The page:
Materials Science and technology

Materials science and technology involves the study of the chemical and physical properties of materials used to make a variety of objects. Learn more about work duties, degree programs, salary and employment outlook for this field.

Is Materials Science and Technology Right for Me?

Career Summary

Materials science and technology draws on the fields of applied physics, engineering and chemistry to study the properties of materials and how they can be used to create new products. Materials scientists play integral roles in the world's economy by helping in the manufacturing of a wide range of consumer-based products, including electronics, machinery, equipment and household goods. They also take part in the design and creation of innovative technologies and processes that might take advantage of biodegradable materials or renewable energy, for example.

Job Options

As a materials scientist, you can work in a variety of industries to help meet the ever-changing needs and demands of society. Materials scientists work in the chemical, biomedical, biotechnology, energy and food processing industries, to name a few. Companies that sell or manufacture products made of metals, ceramics, rubber and plastics often employ materials scientists as well. The type of industry or company you work for may be determined based upon your personal interests and the specialty developed within your degree program.

Employment Outlook and Salary Statistics

The U.S. Bureau of Labor Statistics (BLS) reported that job growth for materials scientists and chemists was projected to be slower than the national average at just 6% over the 2012-2022 period (www.bls.gov). Materials scientists were expected to have job growth at 5% over this same period, according to the BLS. As of May 2012, the median annual wage for materials scientists was $88,990, also per the BLS.

How Can I Work in Materials Science and Technology?

Education Programs

Degrees in materials science and technology are available from the associate's to doctorate level. A degree program in chemistry, engineering or physics may also be good preparation for careers in materials science and technology. Many schools of engineering combine materials science into a materials engineering degree, which is offered at the bachelor's, master's and doctoral degree levels. Specialties within materials science programs can include fiber and polymer engineering, electronic materials, structural materials and biomaterials.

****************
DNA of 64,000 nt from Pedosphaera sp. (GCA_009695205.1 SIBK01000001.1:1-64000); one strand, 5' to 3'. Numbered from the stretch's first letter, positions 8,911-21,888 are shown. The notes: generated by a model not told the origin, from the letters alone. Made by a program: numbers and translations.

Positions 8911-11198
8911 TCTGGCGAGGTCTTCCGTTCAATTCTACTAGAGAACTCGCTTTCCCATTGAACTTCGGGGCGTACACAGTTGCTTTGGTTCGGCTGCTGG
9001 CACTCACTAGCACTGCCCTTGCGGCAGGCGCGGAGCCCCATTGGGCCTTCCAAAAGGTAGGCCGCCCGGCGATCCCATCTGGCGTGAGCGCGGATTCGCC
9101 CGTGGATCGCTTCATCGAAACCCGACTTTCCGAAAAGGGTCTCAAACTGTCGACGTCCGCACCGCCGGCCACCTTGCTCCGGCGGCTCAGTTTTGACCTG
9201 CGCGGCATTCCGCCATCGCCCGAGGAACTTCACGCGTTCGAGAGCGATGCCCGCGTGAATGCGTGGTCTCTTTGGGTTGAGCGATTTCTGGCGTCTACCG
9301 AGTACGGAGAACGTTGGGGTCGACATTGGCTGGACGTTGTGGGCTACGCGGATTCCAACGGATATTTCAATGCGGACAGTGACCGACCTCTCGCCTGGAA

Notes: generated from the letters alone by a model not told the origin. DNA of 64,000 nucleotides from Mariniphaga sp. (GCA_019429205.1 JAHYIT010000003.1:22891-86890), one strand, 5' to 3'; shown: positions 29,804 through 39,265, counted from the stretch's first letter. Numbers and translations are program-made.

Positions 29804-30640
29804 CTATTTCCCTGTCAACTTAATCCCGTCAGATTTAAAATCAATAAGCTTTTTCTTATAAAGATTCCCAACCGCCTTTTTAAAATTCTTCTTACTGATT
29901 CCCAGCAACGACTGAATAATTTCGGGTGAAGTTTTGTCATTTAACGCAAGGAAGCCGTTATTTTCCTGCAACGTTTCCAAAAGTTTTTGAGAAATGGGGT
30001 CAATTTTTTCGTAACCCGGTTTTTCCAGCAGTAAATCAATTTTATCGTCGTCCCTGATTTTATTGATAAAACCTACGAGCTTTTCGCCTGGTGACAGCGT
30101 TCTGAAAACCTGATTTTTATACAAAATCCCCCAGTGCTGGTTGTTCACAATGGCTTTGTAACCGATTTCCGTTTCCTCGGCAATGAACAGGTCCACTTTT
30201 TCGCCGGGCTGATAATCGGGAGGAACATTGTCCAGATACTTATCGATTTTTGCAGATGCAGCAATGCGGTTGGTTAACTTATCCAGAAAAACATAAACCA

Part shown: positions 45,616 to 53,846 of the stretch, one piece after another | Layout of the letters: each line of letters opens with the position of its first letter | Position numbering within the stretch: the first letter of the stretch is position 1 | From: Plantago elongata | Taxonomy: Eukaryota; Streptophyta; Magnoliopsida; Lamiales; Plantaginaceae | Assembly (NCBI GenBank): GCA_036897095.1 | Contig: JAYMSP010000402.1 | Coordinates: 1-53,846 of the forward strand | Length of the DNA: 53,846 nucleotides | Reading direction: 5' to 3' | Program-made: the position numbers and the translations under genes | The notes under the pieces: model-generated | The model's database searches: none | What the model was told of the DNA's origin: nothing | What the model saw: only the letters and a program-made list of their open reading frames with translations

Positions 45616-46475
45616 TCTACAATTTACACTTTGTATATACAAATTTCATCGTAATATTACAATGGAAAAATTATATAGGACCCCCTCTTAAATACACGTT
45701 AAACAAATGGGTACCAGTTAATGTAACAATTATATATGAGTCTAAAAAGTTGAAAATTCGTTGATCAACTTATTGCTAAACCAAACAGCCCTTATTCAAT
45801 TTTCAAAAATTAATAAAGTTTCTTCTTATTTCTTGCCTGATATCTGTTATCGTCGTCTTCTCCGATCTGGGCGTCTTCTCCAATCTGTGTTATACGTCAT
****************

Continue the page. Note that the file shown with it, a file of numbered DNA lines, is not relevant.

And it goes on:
Degrees and Certificates

An associate's or bachelor's degree can prepare you for various entry-level jobs in manufacturing industries and companies as a research technician, materials testing technician or a biomedical equipment technician, for example. Advanced degree programs qualify graduates for careers in research, education and consulting, among others. In the area of research and development, you may work in laboratories or for professional, scientific and technical services firms as a materials engineer or manufacturing engineer. With a doctoral degree, you may also consider teaching and research in an academic environment. Undergraduate and graduate certificates are also available to students and professionals working in the field looking to advance their knowledge in certain areas, such as in nanoscale materials, biomaterials or plastics engineering.

Coursework

In a materials science and technology program, you'll likely take technical courses in composites and materials, polymer technology, manufacturing processes and design engineering. You'll learn about the chemical properties of materials, thermodynamics and materials selection while taking core courses in statistics, mathematics and chemistry.

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